To start, some scary statistics. Stroke—the disruption of blood to the brain—is the fourth-leading cause of death among Americans, claiming a life every four minutes, and poses twice the risk to blacks as whites. Stroke inspires few telethons, 5Ks, or NFL awareness campaigns, but a woman is twice as likely to die from a stroke this year as from breast cancer. And stroke interrupts far more lives than it ends outright; the resulting brain damage has terrible human and financial costs.
Worrisome, then, is the news, published recently in Neurology, that stroke is on the rise among younger Americans. “When I first started as a stroke neurologist, we saw a fairly older crowd coming in with stroke,” Brett Kissela, the study’s lead author, says. “A couple years ago, I started to notice that it seemed like we were seeing younger and younger patients. It made me wonder, ‘Is there something happening here?’ ”
Kisselaworks at the University of Cincinnati and oversees a long-term regional study, funded by the NIH’s National Institute of Neurological Disorders and Stroke, that examines racial disparities among stroke victims. But his observation had more to do with age than skin color. So he and his colleagues crunched the data and found that in the space of a decade, between 1994 and 2005, the average age of stroke in the greater Cincinnati area fell two years, from 71 to 69.
“That’s obviously really important,” he says, “because, first of all, people think of stroke as a disease of the old. And it still largely is.” But close to 20 percent of strokes now occur in patients younger than 55. “The first message to take home is, ‘Wow, this isn’t something that only affects old people. It can affect young folks as well.’ ”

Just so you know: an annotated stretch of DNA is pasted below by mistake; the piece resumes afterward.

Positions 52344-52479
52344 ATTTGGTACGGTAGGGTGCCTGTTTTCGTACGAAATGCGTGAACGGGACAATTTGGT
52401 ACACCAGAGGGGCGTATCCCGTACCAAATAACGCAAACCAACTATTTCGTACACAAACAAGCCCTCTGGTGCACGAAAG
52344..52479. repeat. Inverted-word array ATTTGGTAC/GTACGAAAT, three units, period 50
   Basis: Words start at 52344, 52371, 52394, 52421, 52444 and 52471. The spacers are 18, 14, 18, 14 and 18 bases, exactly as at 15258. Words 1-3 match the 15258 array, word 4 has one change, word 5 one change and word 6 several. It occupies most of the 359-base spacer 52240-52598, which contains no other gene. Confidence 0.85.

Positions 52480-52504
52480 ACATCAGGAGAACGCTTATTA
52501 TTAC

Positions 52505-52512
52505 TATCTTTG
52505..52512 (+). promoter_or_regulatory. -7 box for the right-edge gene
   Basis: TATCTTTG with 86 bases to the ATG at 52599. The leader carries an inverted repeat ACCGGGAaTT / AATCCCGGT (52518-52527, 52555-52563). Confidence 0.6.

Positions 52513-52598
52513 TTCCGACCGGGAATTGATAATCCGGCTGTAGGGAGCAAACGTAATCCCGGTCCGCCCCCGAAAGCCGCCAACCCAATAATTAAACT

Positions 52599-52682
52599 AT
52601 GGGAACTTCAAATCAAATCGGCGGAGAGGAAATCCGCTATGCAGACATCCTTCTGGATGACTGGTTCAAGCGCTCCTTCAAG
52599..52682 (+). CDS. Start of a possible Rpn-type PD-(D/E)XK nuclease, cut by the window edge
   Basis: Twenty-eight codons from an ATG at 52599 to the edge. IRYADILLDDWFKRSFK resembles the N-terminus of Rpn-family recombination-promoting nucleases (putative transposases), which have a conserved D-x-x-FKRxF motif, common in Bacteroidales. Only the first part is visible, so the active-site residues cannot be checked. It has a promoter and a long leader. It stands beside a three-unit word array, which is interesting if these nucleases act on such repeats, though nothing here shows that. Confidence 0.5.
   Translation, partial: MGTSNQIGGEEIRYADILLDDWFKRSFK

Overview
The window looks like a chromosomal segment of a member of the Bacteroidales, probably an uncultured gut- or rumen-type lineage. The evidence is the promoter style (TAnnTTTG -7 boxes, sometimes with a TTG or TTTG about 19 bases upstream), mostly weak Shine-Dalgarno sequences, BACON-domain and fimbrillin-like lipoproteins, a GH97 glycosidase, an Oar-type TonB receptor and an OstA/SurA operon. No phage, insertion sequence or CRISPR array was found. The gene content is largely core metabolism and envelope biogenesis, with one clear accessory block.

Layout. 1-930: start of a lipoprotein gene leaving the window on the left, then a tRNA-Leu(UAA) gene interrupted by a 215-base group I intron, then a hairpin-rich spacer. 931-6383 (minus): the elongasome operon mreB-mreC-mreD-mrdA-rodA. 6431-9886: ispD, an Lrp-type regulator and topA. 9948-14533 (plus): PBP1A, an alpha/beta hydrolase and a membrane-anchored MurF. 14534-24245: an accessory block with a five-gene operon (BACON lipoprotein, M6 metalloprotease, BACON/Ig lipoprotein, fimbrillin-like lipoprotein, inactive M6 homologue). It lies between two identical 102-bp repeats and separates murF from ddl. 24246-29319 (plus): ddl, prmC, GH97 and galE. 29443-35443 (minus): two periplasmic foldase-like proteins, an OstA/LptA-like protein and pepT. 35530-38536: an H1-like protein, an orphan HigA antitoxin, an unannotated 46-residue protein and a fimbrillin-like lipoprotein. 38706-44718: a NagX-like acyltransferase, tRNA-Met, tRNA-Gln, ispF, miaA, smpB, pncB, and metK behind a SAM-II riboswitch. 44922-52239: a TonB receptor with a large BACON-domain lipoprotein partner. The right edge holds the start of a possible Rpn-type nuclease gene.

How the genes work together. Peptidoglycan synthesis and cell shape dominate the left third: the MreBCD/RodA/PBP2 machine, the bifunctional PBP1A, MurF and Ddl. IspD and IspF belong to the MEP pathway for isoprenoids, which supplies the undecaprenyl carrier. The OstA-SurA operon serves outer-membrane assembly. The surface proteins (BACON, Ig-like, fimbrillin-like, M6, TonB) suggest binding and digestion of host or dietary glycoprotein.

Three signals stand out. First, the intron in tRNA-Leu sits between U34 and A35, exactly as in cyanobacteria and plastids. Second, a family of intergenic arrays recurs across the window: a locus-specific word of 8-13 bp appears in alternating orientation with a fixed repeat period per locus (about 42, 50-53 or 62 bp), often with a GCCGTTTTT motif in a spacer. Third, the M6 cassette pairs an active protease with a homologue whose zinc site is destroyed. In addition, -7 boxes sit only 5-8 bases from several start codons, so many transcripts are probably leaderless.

Perhaps this shouldn’t be surprising. That diabetes, hypertension, high cholesterol, and obesity—all risk factors for stroke—are on the rise among the young is by now well established. But the kind of severe brain damage inflicted by stroke has an awfulness all its own. “Stroke is a tragedy no matter what age it happens to you,” Kissela says. “But it’s even more tragic when you take a young person”—someone who’s mid-career, with a family to care for and little retirement savings— “and they all of the sudden, in an instant, lose their ability to be productive, working members of society.”
What is to be done? A second studyin the same issue of Neurology argues that the answer may be fewer Whoppers and more ketchup. Finnish researchers followed a thousand middle-aged men for more than a decade to see if the amount of antioxidants in their diet—including carotene, retinol, and lycopene—had any bearing on the likelihood of stroke. Antioxidants are thought to be “the broom of the system,” disarming free-radical molecules of oxygen that otherwise do damage to cells in the body, but research on the topic is far from definitive.
The Finns found that serum levels of antioxidants had little effect on a patient’s stroke risk—with the exception of lycopene, a red carotenoid found in fruits like tomatoes. Men who consumed lots of lycopene, they report, faced a 55 to 60 percent lower risk of stroke than men who consumed little of the antioxidant.
But beware physicians—and, ahem, journalists—bearing small sample sizes and non-randomized study designs. Relatively few strokes occurred among the cohort, so the evidence may change as the subjects age. And the men with the highest levels of lycopene were also younger, exercised more, and smoked less than their lycopene-deficient peers. Such factors can “confound” epidemiological studies, as it’s impossible to separate correlation and causality. Did lycopene actually ward off strokes with its antioxidant properties, or was it merely a byproduct of a veggie-rich diet and healthy lifestyle?
For now, it’s safe to say that gobs of ketchup can’t hurt you any—but it’s not safe to say much more than that.